Reduced glutathione (GSH) and homologous ram seminal plasma (HSP), used as additives in cryopreserving (CP) media prior to freezing, showed conflicting results in retaining structural integrity and progressive motility in post-thawed ram spermatozoa. The aims of this research were: (1) to assess the effect of GSH and/or HSP supplementation via soybean-lecithin CP extender on cryopreserved ram spermatozoa viability, morphology and motility pattern; and (2) to assess the effect of incubation in the context of the previous aim. Quantitatively and qualitatively, homogenized and pooled ram ejaculates (N=10) were extended with one of the following extenders: control (C) – tris-based, GSH and HSP-free, experimental-1 (E1) – C + GSH 5 mM, experimental-2 (E2) – C + HSP 20 % and experimental-3 (E3) - GSH 5 mM + HSP 20 %. Following thawing, samples were taken at 0- and 3-hours from each group (n=10) and were assessed for spermatozoa viability, morphology, and motility pattern. C-0h samples yielded a spermatozoa population with low viability, altered head morphology and highly deviated motility pattern. E3-3h samples yielded spermatozoa with unaffected viability, head morphology and high progressive motility. In conclusion, E3 extender added to cryopreserved-thawed ram spermatozoa is most efficient in obtaining high viability, unaltered head morphology, and progressive motility.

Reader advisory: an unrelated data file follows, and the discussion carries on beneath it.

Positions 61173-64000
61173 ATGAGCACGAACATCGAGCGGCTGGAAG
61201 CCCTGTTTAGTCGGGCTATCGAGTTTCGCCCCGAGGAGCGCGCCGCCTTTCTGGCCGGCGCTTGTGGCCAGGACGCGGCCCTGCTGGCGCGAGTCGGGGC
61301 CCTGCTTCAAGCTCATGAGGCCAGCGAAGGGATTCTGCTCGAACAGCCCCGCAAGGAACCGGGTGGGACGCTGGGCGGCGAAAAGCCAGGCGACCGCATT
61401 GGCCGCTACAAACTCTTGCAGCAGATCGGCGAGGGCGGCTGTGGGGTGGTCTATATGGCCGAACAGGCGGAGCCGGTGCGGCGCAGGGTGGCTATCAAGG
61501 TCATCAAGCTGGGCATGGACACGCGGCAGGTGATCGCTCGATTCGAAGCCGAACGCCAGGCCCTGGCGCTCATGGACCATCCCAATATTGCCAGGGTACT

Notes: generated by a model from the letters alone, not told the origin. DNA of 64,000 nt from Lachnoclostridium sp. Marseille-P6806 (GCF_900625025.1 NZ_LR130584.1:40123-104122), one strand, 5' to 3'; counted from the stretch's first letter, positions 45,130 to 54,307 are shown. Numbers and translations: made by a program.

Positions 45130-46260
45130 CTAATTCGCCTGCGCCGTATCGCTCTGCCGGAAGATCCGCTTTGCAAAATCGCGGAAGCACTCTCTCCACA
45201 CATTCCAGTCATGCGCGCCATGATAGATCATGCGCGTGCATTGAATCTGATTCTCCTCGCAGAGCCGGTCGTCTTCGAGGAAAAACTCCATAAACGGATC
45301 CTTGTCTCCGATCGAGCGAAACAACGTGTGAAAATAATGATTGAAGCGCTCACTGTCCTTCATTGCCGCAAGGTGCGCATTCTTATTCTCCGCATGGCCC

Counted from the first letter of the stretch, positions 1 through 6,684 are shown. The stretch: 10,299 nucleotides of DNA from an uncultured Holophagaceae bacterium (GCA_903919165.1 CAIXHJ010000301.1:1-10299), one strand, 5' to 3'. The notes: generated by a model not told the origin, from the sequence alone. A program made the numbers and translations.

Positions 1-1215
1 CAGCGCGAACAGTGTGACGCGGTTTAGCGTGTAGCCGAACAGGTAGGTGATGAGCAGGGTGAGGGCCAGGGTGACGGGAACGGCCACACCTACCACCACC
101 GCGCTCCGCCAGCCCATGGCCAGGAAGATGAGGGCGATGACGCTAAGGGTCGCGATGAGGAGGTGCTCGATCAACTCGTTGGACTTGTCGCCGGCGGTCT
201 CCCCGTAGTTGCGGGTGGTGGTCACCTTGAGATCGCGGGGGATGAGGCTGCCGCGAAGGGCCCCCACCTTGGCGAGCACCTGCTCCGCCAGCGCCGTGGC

Motility patterns of spermatozoa are an indicator of their fertilizing capacity. Reduced glutathione (GSH) has been reported to induce positive effects on the biological quality of the frozen-thawed spermatozoa. The aim of this study was to investigate the effects of GSH addition to semen extender based on the following kinetic parameters: continuous line velocity (VSL), average path velocity (VAP), curvilinear velocity (VCL), amplitude of lateral head displacement (ALH), linearity (LIN), straightness (STR), beat cross frequency (BCF), total motility (tMOT) and progressive motility (pMOT), and to appoint them as indicators of its presence. A soybean-based extender was used for dilution of the semen samples, fractioned in two parts, one containing GSH (5 mMol/ml) and second without GSH. The ejaculates (n=48) were collected from two rams (January - May, 2013) which were classified in two groups according to the used extender: Group 1 (with GSH, n=24) and Group 2 (without GSH, n=24), and then frozen in liquid nitrogen on -196°C degrees in a programmable freezer. Assessment of the samples has been performed post-thawing (30 sec. at 37°C) on CASA equipment, acquiring kinetic parameters. Results showed that only VSL and BCF have a statistically significant difference between group1 and group 2 (102.98±15.13 vs. 88.47±20.63, t=2.77, p<0.01 and 32.01±2.68 vs. 89.47±2.92, t=3.13, p<0.01, respectively). The summary of the investigation concludes that none of the kinetic parameters could be appointed as indicators that confer the positive effect of GSH as an additive to soy-bean semen extender.